Jewish-Christian influence in the area; re-establishing the Muslim empire to what it once was and rule that part of the world; and world domination.
"At the end of what they believe is a 100-year campaign, they will dominate the world," the general said. "When they do, they will tell you what to eat, when to eat, how to eat, when to pray, who to pray to – they will enforce everything they do with the rule of death."
And, despite the terrorist claims, we are winning the war, Carlson said.
"As you read the news or listen to the television, it may not seem that way, but we are killing bad guys every night," he said. "We are employing more weapons today and all of them are precision weapons.
"We are doing joint warfare with our sister services in a way we've never been able to do before because of these systems that we have that allow us to communicate through the operations centers over there," Carlson noted.
"We have made remarkable progress and there are 55 million people over there who are tasting freedom for the first time," he said. " From all indications, they like the taste and they're not going to give it up."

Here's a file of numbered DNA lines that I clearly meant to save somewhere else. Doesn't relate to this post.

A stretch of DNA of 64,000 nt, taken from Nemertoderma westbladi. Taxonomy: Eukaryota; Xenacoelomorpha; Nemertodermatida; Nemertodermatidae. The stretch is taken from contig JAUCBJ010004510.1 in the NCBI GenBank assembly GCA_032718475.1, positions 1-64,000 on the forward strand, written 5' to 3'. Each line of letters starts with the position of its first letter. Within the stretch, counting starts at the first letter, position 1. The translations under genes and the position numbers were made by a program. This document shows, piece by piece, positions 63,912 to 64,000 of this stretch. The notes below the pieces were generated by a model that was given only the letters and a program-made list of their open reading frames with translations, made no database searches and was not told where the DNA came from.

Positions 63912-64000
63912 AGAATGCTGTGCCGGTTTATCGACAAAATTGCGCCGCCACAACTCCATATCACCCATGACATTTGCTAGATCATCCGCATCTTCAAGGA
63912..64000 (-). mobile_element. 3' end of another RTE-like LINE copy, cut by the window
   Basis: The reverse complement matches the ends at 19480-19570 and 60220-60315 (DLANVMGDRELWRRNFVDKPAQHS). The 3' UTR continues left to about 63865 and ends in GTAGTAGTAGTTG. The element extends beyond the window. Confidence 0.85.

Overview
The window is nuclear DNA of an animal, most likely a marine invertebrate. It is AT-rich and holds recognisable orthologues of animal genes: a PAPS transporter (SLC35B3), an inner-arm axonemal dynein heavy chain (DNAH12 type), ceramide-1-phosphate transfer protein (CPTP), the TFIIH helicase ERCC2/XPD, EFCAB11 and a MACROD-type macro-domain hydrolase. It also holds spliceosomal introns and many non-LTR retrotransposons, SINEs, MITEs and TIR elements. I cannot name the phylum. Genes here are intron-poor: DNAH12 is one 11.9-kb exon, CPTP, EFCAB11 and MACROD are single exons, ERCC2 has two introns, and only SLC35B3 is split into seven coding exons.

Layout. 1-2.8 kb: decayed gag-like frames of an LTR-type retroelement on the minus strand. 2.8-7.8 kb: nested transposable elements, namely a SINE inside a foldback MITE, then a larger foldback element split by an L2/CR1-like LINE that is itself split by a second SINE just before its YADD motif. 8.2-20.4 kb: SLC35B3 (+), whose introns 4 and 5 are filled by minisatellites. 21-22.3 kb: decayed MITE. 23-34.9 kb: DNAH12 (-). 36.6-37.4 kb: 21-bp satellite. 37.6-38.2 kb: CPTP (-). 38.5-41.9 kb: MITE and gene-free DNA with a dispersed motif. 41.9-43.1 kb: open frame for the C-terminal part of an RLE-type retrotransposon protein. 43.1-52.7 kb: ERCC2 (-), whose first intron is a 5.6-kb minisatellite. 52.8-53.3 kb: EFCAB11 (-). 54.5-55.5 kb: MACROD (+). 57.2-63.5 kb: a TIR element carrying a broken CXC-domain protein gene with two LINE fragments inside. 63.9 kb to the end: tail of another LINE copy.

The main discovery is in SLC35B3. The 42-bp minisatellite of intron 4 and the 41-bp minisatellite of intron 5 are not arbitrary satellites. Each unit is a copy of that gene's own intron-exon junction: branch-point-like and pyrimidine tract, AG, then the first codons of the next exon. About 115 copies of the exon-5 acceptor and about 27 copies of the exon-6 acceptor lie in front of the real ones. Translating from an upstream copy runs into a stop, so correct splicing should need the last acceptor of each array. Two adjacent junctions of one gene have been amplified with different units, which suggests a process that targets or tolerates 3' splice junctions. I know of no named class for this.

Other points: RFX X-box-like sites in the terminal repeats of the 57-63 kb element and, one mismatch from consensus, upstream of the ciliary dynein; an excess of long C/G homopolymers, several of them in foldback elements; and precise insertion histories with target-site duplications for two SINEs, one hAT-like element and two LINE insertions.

Adding to the complexity of operations is the need to recapitalize the force and upgrade the aircraft fleet, and at the same time work with a reduced budget.
The average age of the fleet is 23 1/2 years, the general noted, and older aircraft like the KC-135E, C-130E, F-117, C-21 and B-52 will need to be retired.
"Thus you see us pursuing programs like the F-22A and the Joint Strike Fighter, new space programs and command and control programs," Carlson said. "There are a number of airplanes that we're trying to retire to make room in the budget and on the ramps for this new fleet of airplanes.
"We're also going to reduce our force. We are forecasting to come down in the next three or four years about 40,000 manpower equivalents – that will mean about 57,000 people and a reduction of some contractor force across the Air Force. That will be painful. People are still and always will be the most important product we have in the Air Force. "
The conference was hosted by the Ogden Air Logistics Center and the Air Force Software Technology Support Center. It was co-sponsored by the Air Force, Army, Marine Corps, Navy, Defense Information Systems Agency and Utah State University Extension. Activities included general sessions, guest speakers, plenary sessions and a trade show.